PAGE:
Study: IBM System i hardware fails to secure companies


Among the most significant of those changes is the inclusion of support for services such as file transfer protocol (FTP), Open Database Connectivity (ODBC) and Java Database Connectivity (JDBC) that have allowed data on System i computers to be accessible to other computers on enterprise networks.

"In the initial days, the box was very proprietary, and people didn't worry about outsiders getting into the data within these systems," said Robin Tatam, senior System i security engineer at MSI Systems Integrators Inc. in Omaha. "Over the years, customers have screamed for more open access through FTP and ODBC, and IBM has delivered on these."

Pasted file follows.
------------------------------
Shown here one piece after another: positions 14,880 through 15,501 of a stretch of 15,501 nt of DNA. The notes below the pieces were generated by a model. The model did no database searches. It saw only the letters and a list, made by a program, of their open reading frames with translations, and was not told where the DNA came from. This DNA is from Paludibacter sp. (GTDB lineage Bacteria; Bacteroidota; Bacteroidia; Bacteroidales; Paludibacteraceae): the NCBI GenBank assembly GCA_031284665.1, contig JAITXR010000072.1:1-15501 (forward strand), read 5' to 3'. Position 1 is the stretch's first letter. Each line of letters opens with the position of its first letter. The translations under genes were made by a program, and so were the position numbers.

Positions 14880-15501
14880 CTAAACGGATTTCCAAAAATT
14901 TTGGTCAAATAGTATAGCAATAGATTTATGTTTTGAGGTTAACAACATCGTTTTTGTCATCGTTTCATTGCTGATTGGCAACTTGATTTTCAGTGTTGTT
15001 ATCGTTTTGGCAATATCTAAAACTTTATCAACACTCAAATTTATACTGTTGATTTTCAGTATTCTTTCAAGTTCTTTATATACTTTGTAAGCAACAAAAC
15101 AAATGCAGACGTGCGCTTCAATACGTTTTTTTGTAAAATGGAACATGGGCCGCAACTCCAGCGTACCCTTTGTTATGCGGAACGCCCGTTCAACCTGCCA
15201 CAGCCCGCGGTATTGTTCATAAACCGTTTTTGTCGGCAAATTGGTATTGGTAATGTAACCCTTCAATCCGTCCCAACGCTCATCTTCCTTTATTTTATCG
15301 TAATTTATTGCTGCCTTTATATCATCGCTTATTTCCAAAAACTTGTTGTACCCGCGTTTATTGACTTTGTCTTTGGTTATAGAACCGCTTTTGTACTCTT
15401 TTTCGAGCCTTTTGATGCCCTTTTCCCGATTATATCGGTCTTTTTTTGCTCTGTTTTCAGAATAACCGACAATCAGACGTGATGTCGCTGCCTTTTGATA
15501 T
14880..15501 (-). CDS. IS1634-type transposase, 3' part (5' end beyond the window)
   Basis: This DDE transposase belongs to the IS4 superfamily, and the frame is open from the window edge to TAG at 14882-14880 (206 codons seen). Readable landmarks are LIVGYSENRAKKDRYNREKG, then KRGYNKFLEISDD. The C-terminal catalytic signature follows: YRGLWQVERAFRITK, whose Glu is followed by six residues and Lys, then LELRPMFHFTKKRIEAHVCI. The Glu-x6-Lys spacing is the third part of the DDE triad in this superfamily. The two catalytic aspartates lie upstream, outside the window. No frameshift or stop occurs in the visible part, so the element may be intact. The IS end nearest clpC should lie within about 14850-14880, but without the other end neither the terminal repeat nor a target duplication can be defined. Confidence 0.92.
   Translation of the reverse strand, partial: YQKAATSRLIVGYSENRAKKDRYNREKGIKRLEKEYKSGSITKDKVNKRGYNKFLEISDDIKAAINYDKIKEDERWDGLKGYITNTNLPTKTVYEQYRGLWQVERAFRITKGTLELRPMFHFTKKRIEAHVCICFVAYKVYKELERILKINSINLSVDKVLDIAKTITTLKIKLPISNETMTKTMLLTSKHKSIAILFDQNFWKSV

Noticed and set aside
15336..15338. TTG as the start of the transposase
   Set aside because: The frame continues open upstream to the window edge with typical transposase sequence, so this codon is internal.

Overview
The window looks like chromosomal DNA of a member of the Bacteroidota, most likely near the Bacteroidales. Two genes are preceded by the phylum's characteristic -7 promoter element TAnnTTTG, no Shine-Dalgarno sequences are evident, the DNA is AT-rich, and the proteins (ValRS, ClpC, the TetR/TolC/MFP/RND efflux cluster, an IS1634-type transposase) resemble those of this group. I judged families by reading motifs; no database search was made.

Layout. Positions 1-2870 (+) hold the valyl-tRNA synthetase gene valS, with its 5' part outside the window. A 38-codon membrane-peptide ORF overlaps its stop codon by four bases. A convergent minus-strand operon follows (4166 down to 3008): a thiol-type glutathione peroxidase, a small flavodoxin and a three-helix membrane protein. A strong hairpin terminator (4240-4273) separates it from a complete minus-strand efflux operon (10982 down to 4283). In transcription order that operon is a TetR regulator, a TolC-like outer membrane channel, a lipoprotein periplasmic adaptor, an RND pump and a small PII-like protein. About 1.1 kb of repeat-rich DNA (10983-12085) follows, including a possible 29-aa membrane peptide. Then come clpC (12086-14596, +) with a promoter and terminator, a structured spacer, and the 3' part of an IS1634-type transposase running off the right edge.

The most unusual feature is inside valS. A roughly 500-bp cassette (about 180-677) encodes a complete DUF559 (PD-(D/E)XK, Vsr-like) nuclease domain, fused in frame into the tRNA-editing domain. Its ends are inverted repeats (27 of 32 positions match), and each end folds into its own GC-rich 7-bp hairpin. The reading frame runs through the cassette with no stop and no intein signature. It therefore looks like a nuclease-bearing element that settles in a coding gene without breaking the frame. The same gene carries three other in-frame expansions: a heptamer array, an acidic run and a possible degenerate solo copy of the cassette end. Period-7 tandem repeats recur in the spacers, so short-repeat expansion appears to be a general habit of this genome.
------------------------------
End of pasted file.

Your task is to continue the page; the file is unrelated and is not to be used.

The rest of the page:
But that openness, coupled with an absence of proper controls, has also made the System i more vulnerable to compromises, he said.

For example, with previous generation "green-screen" AS/400 systems, it didn't much matter if most users had administrator-level access because they were limited in what they could do, Tatam said.

But that has changed with the support for services such as FTP and ODBC, which allow anyone with a profile on the system to access the database on a System i from a PC, he said. As a result, "it is very, very important that enterprises get a handle on the level of access that people have on these systems," Tatam said.